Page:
The CYCLE‐AD (CYcling to Cease or Limit the Effects of Alzheimer’s Disease) research project is a randomized controlled trial designed to determine the impact of a home based, high intensity exercise intervention in healthy, cognitively intact individuals between the ages of 65 and 80 years who have a genetic risk for Alzheimer’s disease (AD). The CYCLE-AD trial will recruit otherwise healthy sedentary carriers randomized to one of two groups (n=75 each): 1) an Indoor Cycling (IC) group that participates in high-intensity interval training in their home using a commercially available Peloton® cycling system or 2) a Usual and Customary Care (UCC) group, in which participants engage in their habitual level of PA. We hypothesize that an 18-month high-intensity aerobic exercise regimen will slow AD-related disease progression in sedentary elders at genetic risk for AD. Participants in the intervention group will engage in exercise 3x/week (minimum 90 minutes/week) for 18 months. Primary outcome measures, obtained at study entry and at 18 months, will include comprehensive cognitive testing and brain MR imaging to assess disease progression and a comprehensive PA/fitness assessment to measure the degree of change in physical fitness due to high intensity aerobic exercise. The overall goal of the CYCLE-AD trial is to determine the role of long-term, high intensity exercise in slowing or delaying the onset of cognitive and AD-related brain changes in elders at genetic for AD. Successful translation and demonstration of the effectiveness of a scalable home-based exercise intervention capable of slowing or delaying disease onset will transform AD treatment, improve patient outcomes and quality of life, and reduce health care costs.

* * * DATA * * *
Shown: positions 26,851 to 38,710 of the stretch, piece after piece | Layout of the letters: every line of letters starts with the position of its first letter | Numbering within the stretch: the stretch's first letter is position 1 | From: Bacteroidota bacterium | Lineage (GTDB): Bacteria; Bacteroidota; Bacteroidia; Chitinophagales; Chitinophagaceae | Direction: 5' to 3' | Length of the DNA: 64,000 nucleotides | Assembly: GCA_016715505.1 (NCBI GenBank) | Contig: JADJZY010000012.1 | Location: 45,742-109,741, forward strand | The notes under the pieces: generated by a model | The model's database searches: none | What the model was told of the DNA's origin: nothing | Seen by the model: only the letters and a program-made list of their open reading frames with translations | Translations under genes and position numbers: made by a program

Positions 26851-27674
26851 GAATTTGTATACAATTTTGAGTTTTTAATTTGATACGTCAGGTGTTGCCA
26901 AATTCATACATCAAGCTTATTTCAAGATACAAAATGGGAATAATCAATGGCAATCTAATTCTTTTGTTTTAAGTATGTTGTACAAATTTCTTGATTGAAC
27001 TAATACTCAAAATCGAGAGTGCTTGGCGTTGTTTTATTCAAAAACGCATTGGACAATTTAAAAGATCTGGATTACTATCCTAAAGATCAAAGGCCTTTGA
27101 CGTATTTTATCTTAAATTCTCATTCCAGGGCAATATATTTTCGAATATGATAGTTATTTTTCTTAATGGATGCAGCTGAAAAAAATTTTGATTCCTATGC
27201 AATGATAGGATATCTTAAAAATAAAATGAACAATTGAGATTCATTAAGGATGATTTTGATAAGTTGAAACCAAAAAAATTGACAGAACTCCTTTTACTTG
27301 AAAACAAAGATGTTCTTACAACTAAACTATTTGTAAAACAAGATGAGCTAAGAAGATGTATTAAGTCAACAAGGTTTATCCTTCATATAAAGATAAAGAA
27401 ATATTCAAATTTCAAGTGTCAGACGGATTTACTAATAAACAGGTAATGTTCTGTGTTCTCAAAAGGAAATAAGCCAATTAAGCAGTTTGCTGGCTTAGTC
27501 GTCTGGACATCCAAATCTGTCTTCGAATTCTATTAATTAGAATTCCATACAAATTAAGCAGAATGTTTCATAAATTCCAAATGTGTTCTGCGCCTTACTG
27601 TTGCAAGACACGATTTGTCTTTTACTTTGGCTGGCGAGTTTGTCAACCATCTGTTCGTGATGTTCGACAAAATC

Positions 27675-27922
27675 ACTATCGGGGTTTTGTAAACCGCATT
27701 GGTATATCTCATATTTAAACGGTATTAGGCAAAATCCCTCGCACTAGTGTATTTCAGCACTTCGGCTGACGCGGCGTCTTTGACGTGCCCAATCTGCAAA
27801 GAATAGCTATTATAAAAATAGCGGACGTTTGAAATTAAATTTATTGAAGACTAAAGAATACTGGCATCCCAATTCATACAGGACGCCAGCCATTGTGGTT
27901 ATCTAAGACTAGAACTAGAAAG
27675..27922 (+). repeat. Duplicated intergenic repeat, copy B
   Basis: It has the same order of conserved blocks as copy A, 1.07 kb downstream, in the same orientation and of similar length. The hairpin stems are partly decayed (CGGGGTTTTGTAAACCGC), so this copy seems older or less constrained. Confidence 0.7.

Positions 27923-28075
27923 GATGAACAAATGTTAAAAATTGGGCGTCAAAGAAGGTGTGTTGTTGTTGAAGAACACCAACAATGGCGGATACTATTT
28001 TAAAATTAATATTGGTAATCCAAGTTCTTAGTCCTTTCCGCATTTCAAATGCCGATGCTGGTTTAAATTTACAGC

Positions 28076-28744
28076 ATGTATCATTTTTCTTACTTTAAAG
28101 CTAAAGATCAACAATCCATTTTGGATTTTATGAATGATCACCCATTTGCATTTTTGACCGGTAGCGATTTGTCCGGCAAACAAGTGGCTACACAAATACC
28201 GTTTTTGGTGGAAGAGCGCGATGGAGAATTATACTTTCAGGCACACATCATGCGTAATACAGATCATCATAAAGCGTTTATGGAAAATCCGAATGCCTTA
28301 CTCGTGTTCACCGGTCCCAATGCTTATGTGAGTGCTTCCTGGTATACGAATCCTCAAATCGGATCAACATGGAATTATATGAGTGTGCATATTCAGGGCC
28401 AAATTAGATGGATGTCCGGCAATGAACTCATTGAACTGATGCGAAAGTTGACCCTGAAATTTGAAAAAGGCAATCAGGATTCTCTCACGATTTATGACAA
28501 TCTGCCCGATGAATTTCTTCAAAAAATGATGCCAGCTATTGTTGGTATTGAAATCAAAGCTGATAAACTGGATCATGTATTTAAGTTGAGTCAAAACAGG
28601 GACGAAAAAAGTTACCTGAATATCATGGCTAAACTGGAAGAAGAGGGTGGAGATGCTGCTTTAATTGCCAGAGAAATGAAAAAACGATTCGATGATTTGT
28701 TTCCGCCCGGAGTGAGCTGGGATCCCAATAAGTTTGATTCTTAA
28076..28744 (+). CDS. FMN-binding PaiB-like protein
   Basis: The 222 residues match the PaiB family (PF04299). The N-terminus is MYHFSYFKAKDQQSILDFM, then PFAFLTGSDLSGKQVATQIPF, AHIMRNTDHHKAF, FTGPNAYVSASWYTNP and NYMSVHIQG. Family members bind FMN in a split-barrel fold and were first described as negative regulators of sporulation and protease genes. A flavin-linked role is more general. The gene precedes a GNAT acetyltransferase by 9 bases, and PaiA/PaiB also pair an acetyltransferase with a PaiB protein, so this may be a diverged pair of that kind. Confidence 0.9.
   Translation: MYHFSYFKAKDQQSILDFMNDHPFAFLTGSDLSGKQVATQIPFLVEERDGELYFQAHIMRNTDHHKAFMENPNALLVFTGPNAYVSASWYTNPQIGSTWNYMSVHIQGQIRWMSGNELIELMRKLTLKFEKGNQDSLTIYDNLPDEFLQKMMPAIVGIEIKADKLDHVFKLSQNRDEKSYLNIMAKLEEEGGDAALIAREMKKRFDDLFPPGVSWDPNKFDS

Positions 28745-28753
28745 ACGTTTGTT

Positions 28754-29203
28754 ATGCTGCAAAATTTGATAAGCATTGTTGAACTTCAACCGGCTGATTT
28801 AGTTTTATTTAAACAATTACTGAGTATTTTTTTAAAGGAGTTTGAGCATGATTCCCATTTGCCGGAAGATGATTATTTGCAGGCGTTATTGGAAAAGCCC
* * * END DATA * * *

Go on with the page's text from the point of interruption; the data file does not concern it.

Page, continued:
Stephen Rao, PhD
Jay L. Alberts, PhD
NIH 5R01AG070736, A Randomized Controlled Trial to Assess the Efficacy of Indoor Cycling in Slowing Disease Progression in Healthy Older Persons at Genetic Risk for Alzheimer’s Disease, Rao (PI) and Alberts (PI), 01/15/2021-12/31/2025.